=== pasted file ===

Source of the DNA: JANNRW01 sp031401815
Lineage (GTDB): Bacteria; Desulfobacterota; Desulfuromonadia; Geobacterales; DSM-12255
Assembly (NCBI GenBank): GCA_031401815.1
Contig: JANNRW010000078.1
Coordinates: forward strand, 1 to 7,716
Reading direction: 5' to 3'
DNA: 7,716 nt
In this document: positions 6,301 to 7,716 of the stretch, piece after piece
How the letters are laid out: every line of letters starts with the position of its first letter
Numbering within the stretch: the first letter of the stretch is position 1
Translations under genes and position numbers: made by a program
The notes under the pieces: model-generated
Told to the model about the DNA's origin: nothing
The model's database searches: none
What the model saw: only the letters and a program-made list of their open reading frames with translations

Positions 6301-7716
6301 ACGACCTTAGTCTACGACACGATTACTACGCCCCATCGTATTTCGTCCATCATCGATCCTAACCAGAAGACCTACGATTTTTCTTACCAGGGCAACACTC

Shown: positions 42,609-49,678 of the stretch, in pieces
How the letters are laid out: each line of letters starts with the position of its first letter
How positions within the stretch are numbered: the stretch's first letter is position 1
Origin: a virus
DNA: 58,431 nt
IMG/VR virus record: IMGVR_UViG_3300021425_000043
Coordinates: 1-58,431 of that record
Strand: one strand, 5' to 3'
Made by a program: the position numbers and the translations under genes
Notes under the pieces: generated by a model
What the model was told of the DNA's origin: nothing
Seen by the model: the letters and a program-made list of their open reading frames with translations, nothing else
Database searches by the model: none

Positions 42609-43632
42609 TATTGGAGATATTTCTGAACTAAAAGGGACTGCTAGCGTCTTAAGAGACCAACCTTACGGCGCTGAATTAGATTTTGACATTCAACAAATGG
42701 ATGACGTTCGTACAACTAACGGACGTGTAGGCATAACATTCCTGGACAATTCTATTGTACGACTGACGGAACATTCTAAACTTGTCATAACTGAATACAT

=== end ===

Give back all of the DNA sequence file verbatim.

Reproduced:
Source of the DNA: JANNRW01 sp031401815
Lineage (GTDB): Bacteria; Desulfobacterota; Desulfuromonadia; Geobacterales; DSM-12255
Assembly (NCBI GenBank): GCA_031401815.1
Contig: JANNRW010000078.1
Coordinates: forward strand, 1 to 7,716
Reading direction: 5' to 3'
DNA: 7,716 nt
In this document: positions 6,301 to 7,716 of the stretch, piece after piece
How the letters are laid out: every line of letters starts with the position of its first letter
Numbering within the stretch: the first letter of the stretch is position 1
Translations under genes and position numbers: made by a program
The notes under the pieces: model-generated
Told to the model about the DNA's origin: nothing
The model's database searches: none
What the model saw: only the letters and a program-made list of their open reading frames with translations

Positions 6301-7716
6301 ACGACCTTAGTCTACGACACGATTACTACGCCCCATCGTATTTCGTCCATCATCGATCCTAACCAGAAGACCTACGATTTTTCTTACCAGGGCAACACTC

Shown: positions 42,609-49,678 of the stretch, in pieces
How the letters are laid out: each line of letters starts with the position of its first letter
How positions within the stretch are numbered: the stretch's first letter is position 1
Origin: a virus
DNA: 58,431 nt
IMG/VR virus record: IMGVR_UViG_3300021425_000043
Coordinates: 1-58,431 of that record
Strand: one strand, 5' to 3'
Made by a program: the position numbers and the translations under genes
Notes under the pieces: generated by a model
What the model was told of the DNA's origin: nothing
Seen by the model: the letters and a program-made list of their open reading frames with translations, nothing else
Database searches by the model: none

Positions 42609-43632
42609 TATTGGAGATATTTCTGAACTAAAAGGGACTGCTAGCGTCTTAAGAGACCAACCTTACGGCGCTGAATTAGATTTTGACATTCAACAAATGG
42701 ATGACGTTCGTACAACTAACGGACGTGTAGGCATAACATTCCTGGACAATTCTATTGTACGACTGACGGAACATTCTAAACTTGTCATAACTGAATACAT